A view of the U.S. Supreme Court in Washington DC.
This week, the U.S. Supreme Court will evaluate workplace harassment in the context of supervision and determine who qualifies as a supervisor. The specific case before the court began with Maetta Vance, who was allegedly racially targeted by one of her immediate “supervisors,” Sandra Davis.
The question of supervision is an important one because it frequently determines liability. In cases where an employee is harassed by a supervisor, the employer is automatically responsible for damages, while if the perpetrator is a co-worker, the victim has to prove that the employer was negligent in following up on complaints.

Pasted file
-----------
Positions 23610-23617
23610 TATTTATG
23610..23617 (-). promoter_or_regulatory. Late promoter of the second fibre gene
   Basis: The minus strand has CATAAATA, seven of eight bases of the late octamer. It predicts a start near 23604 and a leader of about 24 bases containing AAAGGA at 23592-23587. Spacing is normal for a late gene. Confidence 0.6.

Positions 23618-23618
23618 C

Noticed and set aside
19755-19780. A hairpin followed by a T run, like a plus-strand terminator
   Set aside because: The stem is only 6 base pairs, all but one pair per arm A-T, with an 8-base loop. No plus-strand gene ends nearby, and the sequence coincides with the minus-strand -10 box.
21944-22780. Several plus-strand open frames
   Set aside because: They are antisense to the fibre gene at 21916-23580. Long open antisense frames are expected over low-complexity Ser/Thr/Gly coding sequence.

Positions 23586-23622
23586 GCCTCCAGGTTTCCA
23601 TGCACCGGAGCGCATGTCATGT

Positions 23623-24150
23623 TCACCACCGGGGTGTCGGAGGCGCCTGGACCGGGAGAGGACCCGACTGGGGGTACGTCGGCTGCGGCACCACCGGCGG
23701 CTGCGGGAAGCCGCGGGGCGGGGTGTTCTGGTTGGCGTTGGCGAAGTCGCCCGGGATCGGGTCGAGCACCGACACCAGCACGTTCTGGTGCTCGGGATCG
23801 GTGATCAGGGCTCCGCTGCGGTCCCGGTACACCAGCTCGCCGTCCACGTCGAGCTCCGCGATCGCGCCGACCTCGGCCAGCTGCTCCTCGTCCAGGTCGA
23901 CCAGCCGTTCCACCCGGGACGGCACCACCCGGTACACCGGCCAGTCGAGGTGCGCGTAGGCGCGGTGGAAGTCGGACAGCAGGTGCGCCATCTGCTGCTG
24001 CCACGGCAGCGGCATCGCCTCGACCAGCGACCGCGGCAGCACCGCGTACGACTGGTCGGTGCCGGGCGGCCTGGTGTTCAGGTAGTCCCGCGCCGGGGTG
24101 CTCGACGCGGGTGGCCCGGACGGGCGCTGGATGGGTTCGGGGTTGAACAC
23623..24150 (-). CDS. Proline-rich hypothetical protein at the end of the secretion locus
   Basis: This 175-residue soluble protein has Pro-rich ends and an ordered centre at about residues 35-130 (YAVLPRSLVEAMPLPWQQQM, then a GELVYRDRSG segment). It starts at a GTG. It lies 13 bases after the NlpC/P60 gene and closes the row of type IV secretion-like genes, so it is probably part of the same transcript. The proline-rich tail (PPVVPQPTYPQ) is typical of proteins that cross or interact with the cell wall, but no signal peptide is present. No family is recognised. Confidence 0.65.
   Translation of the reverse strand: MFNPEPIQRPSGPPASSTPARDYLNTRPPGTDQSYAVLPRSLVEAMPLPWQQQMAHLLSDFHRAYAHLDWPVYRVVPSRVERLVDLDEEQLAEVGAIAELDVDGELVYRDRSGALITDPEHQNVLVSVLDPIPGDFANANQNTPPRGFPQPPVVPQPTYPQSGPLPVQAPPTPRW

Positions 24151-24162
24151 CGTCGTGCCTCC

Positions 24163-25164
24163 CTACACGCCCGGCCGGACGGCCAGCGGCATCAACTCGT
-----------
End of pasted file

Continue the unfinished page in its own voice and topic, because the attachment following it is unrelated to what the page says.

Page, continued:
What makes someone a supervisor? Is it, as the Equal Employment Opportunity Commission states, anyone with the authority to manage daily work activities? Is it someone with hiring and firing power? Should employers be responsible for all workplace harassment, or just that carried out by their management?
Greg Stohr, Bloomberg News Supreme Court reporter
Anne K. Richardson, Partner, Hadsell Stormer Richardson & Renick law firm in Pasadena; Richardson specializes in employment and civil rights cases.